Saturday, September 21, 2013

Nor Time, Nor Accident

On a Lock of Miss Cresswell's Hair Given after Her Death
by Eliza Kirkham Mathews


Dear precious relic! of my angel friend!
For whom so oft I heave affection's sigh!
For whom, O! early lost! my lays ascend,
While friendship's sacred tear bedews my eye.
Dear precious relic! of my angel friend!
Nor time, nor accident, shall e'er us part;
With Mary's hair, my Anna, THINE I'll blend,
Whose image lives forever in my heart.
When melancholy chills me with despair,
And sad on frail mortality I muse,
To these will I with throbbing heart repair,
And gem these locks with pity's softest dews.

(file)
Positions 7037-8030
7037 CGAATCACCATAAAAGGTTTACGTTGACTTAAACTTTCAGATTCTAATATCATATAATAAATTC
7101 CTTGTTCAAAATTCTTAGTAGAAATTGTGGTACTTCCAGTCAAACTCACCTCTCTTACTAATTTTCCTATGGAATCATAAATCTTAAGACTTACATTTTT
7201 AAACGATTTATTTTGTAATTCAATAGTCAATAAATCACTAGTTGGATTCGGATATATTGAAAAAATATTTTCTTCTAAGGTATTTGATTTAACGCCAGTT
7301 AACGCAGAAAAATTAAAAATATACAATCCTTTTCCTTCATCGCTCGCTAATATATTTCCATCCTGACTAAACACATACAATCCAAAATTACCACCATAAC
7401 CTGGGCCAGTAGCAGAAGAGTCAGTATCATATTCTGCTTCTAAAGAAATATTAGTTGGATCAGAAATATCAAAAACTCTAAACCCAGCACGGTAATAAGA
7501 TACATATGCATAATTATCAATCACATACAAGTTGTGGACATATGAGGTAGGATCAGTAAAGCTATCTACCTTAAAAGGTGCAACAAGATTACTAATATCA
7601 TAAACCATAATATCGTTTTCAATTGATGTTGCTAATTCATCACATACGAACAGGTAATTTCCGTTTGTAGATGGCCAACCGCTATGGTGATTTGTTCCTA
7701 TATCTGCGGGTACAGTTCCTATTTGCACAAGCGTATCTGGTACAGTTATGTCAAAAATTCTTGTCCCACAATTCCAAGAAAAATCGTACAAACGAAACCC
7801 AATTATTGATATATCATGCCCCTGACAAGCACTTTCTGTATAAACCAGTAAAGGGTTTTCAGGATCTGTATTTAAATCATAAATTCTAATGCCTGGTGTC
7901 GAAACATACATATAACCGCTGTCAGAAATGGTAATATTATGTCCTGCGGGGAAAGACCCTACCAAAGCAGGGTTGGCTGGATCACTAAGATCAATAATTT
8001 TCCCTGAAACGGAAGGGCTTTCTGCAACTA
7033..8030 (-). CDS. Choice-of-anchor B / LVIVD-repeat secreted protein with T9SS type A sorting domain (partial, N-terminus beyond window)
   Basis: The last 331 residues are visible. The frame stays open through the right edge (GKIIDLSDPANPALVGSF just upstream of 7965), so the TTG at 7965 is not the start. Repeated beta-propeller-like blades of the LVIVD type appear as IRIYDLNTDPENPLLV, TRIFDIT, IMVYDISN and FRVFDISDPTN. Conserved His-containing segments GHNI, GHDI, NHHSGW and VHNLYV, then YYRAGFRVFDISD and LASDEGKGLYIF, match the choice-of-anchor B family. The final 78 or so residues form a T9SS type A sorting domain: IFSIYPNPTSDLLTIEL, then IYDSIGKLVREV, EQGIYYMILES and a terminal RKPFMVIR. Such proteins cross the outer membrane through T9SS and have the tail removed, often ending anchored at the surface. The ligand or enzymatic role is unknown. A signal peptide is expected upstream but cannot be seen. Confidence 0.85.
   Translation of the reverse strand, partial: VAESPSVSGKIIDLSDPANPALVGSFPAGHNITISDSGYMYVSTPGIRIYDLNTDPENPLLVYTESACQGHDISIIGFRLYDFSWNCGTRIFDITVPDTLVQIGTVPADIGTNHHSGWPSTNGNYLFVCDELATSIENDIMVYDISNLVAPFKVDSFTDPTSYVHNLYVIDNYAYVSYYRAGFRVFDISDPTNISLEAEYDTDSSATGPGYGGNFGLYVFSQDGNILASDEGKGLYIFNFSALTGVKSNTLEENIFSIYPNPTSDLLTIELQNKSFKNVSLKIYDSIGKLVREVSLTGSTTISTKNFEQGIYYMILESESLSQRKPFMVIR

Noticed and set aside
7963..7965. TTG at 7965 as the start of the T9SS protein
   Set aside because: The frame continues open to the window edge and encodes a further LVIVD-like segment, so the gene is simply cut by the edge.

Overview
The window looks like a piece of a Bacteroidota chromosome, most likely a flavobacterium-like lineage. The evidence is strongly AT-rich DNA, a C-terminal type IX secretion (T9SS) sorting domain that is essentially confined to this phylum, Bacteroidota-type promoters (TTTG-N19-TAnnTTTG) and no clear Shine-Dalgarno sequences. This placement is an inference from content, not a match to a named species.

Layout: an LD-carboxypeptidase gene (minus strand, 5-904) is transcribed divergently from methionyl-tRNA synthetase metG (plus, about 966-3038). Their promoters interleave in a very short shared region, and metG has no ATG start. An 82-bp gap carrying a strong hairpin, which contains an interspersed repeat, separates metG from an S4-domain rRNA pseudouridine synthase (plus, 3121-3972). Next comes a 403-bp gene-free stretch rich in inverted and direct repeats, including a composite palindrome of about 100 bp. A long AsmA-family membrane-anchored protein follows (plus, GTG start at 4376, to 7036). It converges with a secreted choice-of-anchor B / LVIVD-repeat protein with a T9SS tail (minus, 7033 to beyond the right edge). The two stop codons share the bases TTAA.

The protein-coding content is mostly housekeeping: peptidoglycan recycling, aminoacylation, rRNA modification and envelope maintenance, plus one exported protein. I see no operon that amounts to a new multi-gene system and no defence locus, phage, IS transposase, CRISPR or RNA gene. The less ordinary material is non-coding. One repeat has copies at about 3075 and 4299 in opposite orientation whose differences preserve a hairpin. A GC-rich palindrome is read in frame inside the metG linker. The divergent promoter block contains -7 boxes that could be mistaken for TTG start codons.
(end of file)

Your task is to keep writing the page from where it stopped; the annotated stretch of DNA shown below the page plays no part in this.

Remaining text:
Soon Faith, with eagle eye, shall pierce the gloom,
And quickly dash the selfish tear away;
No more I'll mourn a friend or sister's doom,
FOR LO! THEY SPARKLE IN ETERNAL DAY!

Punctuation of early poems (this is from the late eighteenth century) is often strange, but I find myself quite attracted to how it works out here, since the punctuation does some serious work here in conveying mood and linking different parts of the poem.

Eliza Kirkham Mathews was the wife of Charles Mathews, one of the most creative actors of his day, and most famous for having practically invented the professional one-man show. Eliza herself is most famous for her novel, What Has Been, about a woman struggling to support her family.

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